Christian Gregory is an Assistant Professor at Saint Anselm College, teaching courses for preservice teachers in methods, pedagogy, the graphic novel, and Young Adult Literature. He has written chapters on the history of both YAL and the graphic novel and published in English Journal, English Education, the Journal of LGBTQ Youth, and the International Journal of Dialogic Pedagogy. His research interests are diversifying the canon, dialogical theory, and queer studies.
Responsive to this population of fans and athletes, I have adjusted my curriculum accordingly. In my course Adolescent Literature, I have been inspired by the work of literacy scholars who trumpet the need for student book selection, which they deem essential for engagement, literacy, and student success (Buehler, 2016). For the instructor, this “savy and strategic matchmaking” (p. 87) is key; yet for some classrooms, teachers may not wish to sacrifice the benefits of collective discussion for small group reads. How then can we allow for student choice while inviting topical conversation?
My response is March Madness pedagogy. I invite students team up for reads in teams of two, three, or four, and select book of interest to them within an All Sports Read (See list of possible titles for your classroom next week, in Appendix I). I do suggest a curated list by the instructor. Last year, I provided titles I thought offered diversity of race, gender, sexuality and culture. Each student was allowed to select from the curated list, and no student was allowed to read alone. This program of study was to ensure another reader of each title in class: to both encourage completion and bolster discussion in small groups. Small group reads in middle and high school are nothing new in curriculum, but whole class discussions on topic may be less so. Were a classroom teacher to take this on as a practice, an all-sports read, I would like to offer a pedagogy that respects the differentiation of titles while embracing common themes.
One way to invite students into small group discussion is to focus on the athlete and their relation to the sport or their identity as an athlete. I offered my students an introduction to the two opposing ontologies of noted boxers, Muhammad Ali and Jake LoMatta. Joyce Carol Oates (1985) offers that even sports have their own narratives: “Each boxing match is a story, a highly condensed, highly dramatic story--even when nothing much happens: then failure is the story.”
In her book On Boxing, an elaboration of the NYTimes article, Oates highlights the modes and ontologies of several boxers. Two of her descriptions have forever remained in my memory: Muhammad Ali and Jake LaMotta. Each entered matches with a distinct philosophy of the fight, positions suggestive and emblematic of world views. The first, Jake LaMotta entered the ring with the understanding that he would outlast any opponent. As he fought, he became less and less interested in dodging any punch that came his way; instead, he was simply able to endure the throws and jabs of his opponent. He trained for and felt that he could simply outlast his adversary and endure any more pain.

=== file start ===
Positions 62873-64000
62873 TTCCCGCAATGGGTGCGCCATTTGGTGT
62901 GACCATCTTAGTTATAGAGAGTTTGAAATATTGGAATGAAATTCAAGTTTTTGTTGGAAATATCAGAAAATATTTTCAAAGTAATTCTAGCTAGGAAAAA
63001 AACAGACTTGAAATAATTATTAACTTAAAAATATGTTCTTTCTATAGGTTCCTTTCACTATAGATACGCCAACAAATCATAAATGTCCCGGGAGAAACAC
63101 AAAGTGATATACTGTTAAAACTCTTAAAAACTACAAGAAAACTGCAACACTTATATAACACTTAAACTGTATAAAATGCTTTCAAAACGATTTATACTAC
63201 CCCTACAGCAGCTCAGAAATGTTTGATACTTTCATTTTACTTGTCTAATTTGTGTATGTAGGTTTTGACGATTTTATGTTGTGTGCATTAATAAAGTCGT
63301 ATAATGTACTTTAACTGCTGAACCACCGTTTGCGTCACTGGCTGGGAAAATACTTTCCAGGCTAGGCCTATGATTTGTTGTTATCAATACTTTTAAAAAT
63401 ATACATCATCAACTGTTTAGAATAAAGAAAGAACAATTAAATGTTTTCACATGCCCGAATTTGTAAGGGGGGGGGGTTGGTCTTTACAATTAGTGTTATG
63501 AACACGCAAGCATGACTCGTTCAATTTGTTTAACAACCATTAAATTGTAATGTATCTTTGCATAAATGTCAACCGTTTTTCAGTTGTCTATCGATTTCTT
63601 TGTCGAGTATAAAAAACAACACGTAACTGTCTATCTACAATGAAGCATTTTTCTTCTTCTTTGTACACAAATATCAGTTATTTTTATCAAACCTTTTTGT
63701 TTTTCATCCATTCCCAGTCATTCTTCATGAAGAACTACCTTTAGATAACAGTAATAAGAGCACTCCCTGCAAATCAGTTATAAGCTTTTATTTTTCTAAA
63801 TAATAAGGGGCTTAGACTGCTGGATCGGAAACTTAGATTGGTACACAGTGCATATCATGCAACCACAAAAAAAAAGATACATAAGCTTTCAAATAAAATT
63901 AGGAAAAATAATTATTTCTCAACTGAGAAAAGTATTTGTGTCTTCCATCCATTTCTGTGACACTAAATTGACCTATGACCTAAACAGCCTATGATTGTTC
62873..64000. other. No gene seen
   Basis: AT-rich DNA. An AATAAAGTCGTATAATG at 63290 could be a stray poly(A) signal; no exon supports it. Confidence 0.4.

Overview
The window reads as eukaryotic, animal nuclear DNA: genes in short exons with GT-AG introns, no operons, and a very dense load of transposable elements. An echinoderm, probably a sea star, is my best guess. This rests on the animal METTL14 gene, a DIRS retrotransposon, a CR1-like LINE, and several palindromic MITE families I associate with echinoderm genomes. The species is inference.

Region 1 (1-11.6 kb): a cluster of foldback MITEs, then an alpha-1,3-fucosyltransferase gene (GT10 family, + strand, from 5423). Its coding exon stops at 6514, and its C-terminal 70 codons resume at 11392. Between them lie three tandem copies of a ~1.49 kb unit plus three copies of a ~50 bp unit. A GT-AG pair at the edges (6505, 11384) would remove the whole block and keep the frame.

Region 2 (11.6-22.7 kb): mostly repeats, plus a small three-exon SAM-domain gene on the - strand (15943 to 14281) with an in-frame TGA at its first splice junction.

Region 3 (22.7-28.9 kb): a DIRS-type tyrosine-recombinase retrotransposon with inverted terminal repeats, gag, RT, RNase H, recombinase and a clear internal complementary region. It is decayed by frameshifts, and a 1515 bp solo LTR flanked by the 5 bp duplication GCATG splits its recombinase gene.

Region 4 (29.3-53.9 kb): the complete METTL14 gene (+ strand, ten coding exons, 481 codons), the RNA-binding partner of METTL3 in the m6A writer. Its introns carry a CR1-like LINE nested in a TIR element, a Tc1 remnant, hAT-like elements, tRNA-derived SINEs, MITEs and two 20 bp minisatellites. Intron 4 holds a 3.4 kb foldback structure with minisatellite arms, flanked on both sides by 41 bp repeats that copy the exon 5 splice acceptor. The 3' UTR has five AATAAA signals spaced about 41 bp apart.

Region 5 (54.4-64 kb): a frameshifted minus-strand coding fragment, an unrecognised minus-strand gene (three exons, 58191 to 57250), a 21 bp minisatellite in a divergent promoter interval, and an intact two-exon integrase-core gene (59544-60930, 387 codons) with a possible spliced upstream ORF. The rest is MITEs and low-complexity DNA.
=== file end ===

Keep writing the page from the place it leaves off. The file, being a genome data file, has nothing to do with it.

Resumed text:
By contrast, Ali was a fighter who predicated his boxing on finesse, on the bob and weave and his capacity to never be hit in the face. Famously he claimed, “My face is so pretty, you don’t see a scar, which proves that I’m the king of the ring by far.” LaMotta accepted the hit took the punishment; in stark contrast, Ali agilely dodged it.
By contrast, I offer other extraordinary talents who, while succeeding, nonetheless, endure either physical or psychic pain to succeed. I think of Hall of Famer Mike Webster of the Pittsburgh Steelers, who was known to endure great hits on the field; or Colin Kapernack, who suffered more psychic offences, and Serena and Venus Williams, who like Kapernack, faced racial battle fatigue in the face of systemic oppression, but unlike him, had to contend with the intersectional oppression of sexism. By offering such examples, teachers invite students to judge the protagonist-athletes in their works as demonstrative of one or both of these modes of existence.
Of course, since novels are predicated on conflict and grief, students may situate their main character with LaMotta ontology. Certainly, the YA classic novel, The Chocolate War features a main character who endures the physical beat down on and off the football field. Yet instructors may easily point to other figures, such as Kareen Abdul Jabar, who seem to skillfully manage the conflict on the court with ease, while suffering the blows of systemic racism off.
Next week, I will focus on ways that teachers can guide discussions which focus both on the sport and the overlay of intersectionality, be it gender, race, or sexuality. Come back for Part Two!